Associated Press – June 29th, 2015
The American Heart Association has given their strongest possible recommendation in support of new stent retriever devices. These tiny mesh cages are used to treat large strokes and can aid doctors in restoring proper blood flow to effected parts of the brain. They work by trapping and removing blood clots from clogged arteries thereby reducing the risk of permanent brain damage.
The is the first time in decades that a new stroke treatment has been recommended by the group and follows the publication of several major studies that found the devices significantly cut the risk of death and disability in certain stroke patients.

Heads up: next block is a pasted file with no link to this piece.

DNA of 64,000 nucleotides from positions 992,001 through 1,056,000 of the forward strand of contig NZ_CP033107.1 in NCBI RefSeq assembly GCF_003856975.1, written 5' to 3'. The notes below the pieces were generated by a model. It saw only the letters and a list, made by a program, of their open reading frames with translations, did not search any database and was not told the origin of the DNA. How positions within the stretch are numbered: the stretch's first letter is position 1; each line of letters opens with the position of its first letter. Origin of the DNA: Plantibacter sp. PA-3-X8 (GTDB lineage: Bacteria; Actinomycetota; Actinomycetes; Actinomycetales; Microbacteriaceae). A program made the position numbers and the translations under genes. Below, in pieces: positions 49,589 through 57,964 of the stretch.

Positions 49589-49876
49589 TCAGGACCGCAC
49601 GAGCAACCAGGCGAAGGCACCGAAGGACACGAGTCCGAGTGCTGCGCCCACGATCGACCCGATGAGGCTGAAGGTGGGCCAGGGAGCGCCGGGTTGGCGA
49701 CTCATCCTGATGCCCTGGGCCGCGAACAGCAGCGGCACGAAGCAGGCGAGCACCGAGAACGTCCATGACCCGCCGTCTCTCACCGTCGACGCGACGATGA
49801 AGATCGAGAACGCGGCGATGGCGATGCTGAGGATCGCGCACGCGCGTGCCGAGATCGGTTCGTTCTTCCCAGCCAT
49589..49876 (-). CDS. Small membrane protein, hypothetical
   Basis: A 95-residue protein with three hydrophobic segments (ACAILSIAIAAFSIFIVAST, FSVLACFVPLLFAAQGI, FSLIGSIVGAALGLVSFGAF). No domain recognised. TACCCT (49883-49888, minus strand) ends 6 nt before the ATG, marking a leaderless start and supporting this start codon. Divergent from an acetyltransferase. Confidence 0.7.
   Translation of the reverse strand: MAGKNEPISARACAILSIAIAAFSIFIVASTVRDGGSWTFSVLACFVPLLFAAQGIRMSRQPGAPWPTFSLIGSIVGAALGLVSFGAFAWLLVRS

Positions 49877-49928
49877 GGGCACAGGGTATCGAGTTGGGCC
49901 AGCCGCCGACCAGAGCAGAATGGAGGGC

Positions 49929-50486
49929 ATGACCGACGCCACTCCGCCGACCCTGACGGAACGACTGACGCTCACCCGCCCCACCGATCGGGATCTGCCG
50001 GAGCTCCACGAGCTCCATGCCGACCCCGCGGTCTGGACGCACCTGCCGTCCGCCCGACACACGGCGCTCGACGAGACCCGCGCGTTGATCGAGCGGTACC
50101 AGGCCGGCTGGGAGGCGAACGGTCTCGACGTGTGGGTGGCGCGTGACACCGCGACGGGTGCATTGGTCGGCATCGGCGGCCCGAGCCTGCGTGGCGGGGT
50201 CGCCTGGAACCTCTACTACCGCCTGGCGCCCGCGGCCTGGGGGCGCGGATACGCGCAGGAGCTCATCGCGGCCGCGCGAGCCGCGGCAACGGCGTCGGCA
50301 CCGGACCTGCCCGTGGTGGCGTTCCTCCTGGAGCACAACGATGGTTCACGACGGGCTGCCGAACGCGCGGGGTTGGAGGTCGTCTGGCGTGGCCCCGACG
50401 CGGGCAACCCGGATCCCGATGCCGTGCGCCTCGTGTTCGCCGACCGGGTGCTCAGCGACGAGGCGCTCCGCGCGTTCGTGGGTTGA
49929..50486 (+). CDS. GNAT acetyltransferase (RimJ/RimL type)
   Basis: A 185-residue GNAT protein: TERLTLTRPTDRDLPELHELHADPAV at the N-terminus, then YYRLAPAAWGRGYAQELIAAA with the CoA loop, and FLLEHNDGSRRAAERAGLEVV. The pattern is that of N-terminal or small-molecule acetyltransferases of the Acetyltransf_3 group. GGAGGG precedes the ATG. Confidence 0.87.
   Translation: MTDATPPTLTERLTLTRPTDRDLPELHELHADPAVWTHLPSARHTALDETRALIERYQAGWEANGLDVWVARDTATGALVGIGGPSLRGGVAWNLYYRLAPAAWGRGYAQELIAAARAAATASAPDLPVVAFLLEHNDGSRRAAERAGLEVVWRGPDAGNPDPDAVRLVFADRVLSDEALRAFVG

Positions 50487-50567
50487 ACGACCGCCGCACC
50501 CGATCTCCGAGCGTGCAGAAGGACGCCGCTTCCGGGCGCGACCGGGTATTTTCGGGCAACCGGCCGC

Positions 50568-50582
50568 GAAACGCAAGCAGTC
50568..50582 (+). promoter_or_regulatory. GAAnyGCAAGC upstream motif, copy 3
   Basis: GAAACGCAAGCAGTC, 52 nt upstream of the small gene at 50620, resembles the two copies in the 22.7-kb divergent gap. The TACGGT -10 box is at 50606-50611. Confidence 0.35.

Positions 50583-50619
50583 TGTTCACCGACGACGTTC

“It is pretty exciting,” said the head of the guidelines panel, Dr. William J. Powers, neurology chief at the University of North Carolina at Chapel Hill.
Before stent retriever devices, the best treatment was a clot-dissolving medicine called tPA. TPA remains the first choice in treating strokes and the new device will be used in addition to this medication. The drug must be given within 4½ hours after symptoms start and unfortunately, most people don’t seek help in time.
The new guidelines say patients now can be treated with a stent retriever if it can be done within six hours of the start of symptoms, they have a severe stroke caused by a clot in a large artery, and have brain imaging showing that at least half of the brain on the side of the stroke is not permanently damaged. However, only major stroke centers have the staff and expertise to do the technically difficult procedure.